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Curr Microbiol. 2016 Oct;73(4):463-73. doi: 10.1007/s00284-016-1080-2. Epub 2016 Jun 21.

Fighting Off Wound Pathogens in Horses with Honeybee Lactic Acid Bacteria.

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Laboratory Medicine, Lunds Universitet, Lund, Sweden.
Laboratory Medicine, Lunds Universitet, Lund, Sweden.
Division of Nursing Science, Sophiahemmet Hogskola, Stockholm, Sweden.
Laboratory Medicine, Clinical Microbiology, Region Skåne, Lund, Sweden.
Department of Laboratory Medicine Lund, Medical Microbiology, Lund University, Sölvegatan 23, 22362, Lund, Sweden.
Animal Farm Veterinary Consultants, Degebergavägen, 27568, Vollsjö, Sweden.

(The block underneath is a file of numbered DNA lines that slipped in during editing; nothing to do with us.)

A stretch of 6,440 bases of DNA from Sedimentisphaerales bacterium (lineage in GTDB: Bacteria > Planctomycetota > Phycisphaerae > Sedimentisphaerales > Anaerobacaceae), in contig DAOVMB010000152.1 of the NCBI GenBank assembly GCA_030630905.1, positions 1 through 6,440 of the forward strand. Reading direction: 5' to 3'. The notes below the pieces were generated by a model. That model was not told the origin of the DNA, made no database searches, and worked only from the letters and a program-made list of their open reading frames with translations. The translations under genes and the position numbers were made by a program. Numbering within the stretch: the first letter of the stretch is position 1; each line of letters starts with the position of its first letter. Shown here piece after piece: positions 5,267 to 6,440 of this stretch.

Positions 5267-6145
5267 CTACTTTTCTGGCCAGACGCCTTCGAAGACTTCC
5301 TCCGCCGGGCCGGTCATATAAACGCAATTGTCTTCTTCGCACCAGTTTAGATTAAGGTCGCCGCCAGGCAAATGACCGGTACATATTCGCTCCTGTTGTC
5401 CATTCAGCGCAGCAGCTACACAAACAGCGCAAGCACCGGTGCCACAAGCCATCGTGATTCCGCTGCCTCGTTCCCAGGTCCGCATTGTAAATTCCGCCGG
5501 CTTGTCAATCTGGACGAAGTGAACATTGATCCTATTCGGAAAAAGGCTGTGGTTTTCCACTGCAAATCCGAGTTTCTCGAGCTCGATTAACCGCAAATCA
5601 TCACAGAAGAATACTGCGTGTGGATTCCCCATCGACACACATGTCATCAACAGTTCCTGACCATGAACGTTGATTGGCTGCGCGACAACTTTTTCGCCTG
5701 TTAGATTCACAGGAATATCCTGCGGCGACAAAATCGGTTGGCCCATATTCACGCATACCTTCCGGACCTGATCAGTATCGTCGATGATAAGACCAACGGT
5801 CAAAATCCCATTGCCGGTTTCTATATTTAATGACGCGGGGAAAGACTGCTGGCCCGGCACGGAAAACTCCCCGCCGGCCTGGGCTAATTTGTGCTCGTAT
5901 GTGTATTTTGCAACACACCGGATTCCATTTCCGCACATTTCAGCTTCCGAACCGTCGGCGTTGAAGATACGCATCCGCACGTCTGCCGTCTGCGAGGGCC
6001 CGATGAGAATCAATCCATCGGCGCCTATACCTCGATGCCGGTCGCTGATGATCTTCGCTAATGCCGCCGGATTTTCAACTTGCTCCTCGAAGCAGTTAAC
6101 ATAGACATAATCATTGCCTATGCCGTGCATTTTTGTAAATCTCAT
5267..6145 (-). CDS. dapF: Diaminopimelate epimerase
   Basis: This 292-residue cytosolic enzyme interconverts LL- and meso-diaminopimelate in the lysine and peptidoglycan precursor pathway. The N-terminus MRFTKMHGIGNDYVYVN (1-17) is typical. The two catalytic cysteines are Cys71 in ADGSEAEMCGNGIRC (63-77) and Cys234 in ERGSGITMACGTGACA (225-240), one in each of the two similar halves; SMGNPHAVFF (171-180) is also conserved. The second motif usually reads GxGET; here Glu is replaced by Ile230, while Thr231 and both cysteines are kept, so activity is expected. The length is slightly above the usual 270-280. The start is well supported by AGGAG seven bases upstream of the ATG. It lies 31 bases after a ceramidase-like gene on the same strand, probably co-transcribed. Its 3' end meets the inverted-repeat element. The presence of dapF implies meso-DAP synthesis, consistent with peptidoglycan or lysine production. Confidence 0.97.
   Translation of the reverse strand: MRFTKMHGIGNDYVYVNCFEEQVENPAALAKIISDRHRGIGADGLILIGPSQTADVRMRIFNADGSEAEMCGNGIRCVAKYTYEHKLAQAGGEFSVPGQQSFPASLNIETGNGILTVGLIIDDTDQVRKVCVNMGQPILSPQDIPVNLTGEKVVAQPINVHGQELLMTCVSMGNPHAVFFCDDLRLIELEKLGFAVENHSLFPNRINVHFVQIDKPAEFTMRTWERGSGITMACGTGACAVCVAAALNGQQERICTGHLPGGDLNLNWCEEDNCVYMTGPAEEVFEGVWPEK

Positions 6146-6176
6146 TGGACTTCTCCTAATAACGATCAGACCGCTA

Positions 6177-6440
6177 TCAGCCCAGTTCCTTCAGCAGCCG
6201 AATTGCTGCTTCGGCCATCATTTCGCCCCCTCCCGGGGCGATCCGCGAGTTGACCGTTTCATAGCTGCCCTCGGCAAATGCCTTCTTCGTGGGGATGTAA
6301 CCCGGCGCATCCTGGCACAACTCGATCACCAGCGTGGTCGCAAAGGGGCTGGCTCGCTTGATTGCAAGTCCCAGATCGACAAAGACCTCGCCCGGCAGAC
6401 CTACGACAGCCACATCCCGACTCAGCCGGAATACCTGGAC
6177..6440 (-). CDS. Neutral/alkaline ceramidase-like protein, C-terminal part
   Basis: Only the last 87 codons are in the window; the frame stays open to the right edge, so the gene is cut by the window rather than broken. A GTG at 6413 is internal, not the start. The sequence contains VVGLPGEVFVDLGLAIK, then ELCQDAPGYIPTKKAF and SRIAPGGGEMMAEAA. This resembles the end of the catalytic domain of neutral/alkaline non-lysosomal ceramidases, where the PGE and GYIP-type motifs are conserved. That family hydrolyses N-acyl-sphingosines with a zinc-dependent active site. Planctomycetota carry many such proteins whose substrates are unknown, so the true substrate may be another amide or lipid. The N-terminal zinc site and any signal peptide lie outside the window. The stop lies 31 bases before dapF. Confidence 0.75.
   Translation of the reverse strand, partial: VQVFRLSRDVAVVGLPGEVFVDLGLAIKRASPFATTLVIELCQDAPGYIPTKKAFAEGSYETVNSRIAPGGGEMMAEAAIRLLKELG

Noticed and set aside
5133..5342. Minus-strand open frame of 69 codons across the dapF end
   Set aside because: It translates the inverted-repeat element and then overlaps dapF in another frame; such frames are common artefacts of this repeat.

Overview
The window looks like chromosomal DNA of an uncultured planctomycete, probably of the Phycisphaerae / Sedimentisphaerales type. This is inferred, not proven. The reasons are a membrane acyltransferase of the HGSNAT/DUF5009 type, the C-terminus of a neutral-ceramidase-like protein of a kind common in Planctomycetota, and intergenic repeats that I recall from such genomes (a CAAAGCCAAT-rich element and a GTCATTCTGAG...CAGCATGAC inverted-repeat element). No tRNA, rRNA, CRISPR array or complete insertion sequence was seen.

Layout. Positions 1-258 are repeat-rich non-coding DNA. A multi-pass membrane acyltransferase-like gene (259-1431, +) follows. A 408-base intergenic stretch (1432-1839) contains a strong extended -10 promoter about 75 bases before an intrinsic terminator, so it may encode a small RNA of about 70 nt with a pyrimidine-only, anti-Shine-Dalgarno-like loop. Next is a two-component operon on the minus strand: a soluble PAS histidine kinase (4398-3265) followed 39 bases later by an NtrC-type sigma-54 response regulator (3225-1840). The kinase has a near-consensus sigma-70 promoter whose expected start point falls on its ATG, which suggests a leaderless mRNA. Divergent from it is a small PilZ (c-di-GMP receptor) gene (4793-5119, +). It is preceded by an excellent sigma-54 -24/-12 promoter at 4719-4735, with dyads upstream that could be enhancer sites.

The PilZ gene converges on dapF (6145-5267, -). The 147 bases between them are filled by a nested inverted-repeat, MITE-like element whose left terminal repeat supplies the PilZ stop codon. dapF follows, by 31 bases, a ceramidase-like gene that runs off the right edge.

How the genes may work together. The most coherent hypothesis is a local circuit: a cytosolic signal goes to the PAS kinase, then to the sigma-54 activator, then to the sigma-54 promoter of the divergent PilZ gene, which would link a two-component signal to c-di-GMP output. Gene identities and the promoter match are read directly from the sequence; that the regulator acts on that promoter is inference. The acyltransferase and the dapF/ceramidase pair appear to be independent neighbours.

In the global perspective of antibiotic resistance, it is urgent to find potent topical antibiotics for the use in human and animal infection. Healing of equine wounds, particularly in the limbs, is difficult due to hydrostatic factors and exposure to environmental contaminants, which can lead to heavy bio-burden/biofilm formation and sometimes to infection. Therefore, antibiotics are often prescribed. Recent studies have shown that honeybee-specific lactic acid bacteria (LAB), involved in honey production, and inhibit human wound pathogens. The aim of this pilot study was to investigate the effects on the healing of hard-to-heal equine wounds after treatment with these LAB symbionts viable in a heather honey formulation. For this, we included ten horses with wound duration of >1 year, investigated the wound microbiota, and treated wounds with the novel honeybee LAB formulation. We identified the microbiota using MALDI-TOF mass spectrometry and DNA sequencing. In addition, the antimicrobial properties of the honeybee LAB formulation were tested against all wound isolates in vitro. Our results indicate a diverse wound microbiota including fifty-three bacterial species that showed 90 % colonization by at least one species of Staphylococcus. Treatment with the formulation promoted wound healing in all cases already after the first application and the wounds were either completely healed (n = 3) in less than 20 days or healing was in progress. Furthermore, the honeybee LAB formulation inhibited all pathogens when tested in vitro. Consequently, this new treatment option presents as a powerful candidate for the topical treatment of hard-to-heal wounds in horses.

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